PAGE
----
Q: You have sometimes spoken about your early work as a portrait artist. When and why did you start making portraits? Do you still do them?July 27, 2013
A: In 1989 I was a Naval officer working at the Pentagon and I hated my job as a computer analyst. Although it was terrifying to leave the security of a paycheck for the uncertainty of an artist’s existence, I made the leap. In retrospect it was one of the best decisions of my life. When I resigned from active duty (I remained in the Navy Reserve, which provided a part-time job and a small income; in 2003 I retired as a Navy Commander), I needed a way to make a living.
Prior to this career change, I worked hard to develop my portrait skills. I volunteered to run a life drawing class at The Art League School in Alexandria, VA, where I made hundreds of figure drawings using charcoal and pastel. I spent a semester commuting between Washington, DC and New York to study artistic anatomy at the New York Academy of Art. I spent another semester studying gross anatomy with medical students at Georgetown University Medical School. So I was well prepared to devote myself to making portraits.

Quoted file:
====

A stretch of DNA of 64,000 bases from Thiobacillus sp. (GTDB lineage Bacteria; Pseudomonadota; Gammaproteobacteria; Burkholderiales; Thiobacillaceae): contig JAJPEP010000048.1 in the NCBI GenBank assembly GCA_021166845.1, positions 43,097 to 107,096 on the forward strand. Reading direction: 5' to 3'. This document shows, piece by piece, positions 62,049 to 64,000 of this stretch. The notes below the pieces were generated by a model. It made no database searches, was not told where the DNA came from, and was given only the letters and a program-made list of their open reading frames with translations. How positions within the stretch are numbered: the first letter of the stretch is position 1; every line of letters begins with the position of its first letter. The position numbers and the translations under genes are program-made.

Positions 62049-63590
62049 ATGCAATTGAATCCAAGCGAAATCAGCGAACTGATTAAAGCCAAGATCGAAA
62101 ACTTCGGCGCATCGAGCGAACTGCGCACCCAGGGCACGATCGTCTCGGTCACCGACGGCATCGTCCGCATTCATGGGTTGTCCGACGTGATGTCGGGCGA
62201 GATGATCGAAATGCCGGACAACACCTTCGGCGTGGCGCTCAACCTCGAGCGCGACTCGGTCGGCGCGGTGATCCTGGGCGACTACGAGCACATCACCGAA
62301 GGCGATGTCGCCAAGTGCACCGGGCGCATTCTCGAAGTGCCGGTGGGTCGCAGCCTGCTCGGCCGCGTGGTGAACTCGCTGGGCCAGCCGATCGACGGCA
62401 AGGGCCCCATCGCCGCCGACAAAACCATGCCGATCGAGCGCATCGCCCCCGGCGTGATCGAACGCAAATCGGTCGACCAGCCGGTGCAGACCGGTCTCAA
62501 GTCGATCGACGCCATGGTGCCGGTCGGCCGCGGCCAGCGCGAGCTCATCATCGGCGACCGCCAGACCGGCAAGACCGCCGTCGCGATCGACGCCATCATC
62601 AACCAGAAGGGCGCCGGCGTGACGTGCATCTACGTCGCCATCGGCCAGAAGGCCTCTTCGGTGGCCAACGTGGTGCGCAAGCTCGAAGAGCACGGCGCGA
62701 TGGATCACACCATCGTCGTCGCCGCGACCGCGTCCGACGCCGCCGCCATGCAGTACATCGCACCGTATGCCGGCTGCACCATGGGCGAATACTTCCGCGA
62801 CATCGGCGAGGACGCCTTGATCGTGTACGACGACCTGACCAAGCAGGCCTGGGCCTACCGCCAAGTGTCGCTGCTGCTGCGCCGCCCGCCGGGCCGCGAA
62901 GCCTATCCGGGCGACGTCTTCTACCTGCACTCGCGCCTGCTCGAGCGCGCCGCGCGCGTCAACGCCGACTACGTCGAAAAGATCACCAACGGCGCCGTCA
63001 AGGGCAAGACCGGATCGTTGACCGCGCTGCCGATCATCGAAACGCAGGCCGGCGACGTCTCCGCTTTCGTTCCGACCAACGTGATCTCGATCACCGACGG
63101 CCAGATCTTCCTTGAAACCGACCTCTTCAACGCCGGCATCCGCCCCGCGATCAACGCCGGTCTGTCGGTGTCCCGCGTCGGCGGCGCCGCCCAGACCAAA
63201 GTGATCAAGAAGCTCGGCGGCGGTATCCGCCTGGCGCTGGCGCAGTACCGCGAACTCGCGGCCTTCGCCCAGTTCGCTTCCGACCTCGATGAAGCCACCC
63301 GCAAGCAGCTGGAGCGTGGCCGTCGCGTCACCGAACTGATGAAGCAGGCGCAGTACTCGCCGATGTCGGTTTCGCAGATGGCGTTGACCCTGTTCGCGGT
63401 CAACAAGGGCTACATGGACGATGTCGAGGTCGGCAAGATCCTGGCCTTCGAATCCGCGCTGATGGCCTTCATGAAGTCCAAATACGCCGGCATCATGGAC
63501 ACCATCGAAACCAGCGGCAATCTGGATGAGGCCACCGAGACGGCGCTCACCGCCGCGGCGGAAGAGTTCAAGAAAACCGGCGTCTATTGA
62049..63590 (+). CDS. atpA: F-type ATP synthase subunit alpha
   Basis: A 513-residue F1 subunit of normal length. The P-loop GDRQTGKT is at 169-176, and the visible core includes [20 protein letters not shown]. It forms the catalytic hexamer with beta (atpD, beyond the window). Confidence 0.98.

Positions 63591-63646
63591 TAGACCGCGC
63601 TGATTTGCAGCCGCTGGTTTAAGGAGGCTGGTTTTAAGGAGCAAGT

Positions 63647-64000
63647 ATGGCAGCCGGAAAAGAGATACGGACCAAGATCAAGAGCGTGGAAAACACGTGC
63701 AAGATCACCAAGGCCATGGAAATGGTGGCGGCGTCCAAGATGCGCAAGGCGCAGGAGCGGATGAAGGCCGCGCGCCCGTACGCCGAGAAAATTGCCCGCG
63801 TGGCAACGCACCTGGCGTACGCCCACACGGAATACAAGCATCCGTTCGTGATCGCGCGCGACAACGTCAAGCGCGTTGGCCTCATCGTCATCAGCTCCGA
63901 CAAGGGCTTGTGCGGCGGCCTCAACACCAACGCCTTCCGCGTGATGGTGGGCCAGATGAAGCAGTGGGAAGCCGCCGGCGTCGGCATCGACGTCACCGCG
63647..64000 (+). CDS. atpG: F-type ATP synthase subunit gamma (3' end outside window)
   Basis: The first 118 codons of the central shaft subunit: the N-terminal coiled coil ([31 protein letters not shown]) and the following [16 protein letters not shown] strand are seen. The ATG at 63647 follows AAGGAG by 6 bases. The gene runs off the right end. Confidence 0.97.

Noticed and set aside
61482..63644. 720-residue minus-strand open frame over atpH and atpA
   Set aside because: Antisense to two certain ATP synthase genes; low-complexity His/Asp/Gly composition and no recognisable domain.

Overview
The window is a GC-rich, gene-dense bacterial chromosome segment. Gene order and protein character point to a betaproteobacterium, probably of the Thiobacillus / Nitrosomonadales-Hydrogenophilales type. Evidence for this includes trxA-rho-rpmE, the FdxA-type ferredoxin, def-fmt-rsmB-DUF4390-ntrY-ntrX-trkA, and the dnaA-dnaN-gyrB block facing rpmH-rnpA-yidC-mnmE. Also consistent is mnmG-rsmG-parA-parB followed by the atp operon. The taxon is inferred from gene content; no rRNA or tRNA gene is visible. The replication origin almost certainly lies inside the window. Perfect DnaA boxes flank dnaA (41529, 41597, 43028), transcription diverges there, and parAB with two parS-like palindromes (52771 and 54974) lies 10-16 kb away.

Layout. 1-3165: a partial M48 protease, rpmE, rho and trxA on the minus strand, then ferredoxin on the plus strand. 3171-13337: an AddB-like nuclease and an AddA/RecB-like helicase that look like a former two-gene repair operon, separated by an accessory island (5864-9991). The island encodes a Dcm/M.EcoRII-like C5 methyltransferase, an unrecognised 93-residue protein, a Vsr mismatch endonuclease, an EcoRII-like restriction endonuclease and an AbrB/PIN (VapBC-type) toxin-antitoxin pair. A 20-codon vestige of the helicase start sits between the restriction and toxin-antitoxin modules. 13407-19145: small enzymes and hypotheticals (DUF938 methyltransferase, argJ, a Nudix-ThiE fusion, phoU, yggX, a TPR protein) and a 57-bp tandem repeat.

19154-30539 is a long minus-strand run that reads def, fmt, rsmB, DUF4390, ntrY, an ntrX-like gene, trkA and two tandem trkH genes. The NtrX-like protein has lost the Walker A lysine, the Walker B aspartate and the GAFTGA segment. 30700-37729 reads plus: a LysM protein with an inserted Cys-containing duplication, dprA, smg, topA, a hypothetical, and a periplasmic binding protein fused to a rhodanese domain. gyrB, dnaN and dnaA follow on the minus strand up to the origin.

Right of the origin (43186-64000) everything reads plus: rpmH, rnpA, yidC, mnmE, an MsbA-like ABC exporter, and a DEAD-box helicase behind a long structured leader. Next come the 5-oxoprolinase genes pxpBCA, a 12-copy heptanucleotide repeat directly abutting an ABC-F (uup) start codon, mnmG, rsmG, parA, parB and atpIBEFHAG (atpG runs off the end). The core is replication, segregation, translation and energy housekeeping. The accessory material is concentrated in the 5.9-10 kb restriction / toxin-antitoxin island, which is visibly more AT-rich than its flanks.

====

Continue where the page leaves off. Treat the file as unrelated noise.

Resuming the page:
For a time I made a living making commissioned photo-realist portraits in soft pastel on sandpaper. However, after about two years I became bored. I remember thinking, “I did not leave a boring job just to make boring art!” Furthermore, I had no interest in doing commissions because what I wanted to accomplish as an artist did not coincide with what portrait clients wanted. I completed my final portrait commission in 1990 and never looked back. To this day I remain loathe to do a commission of any kind.
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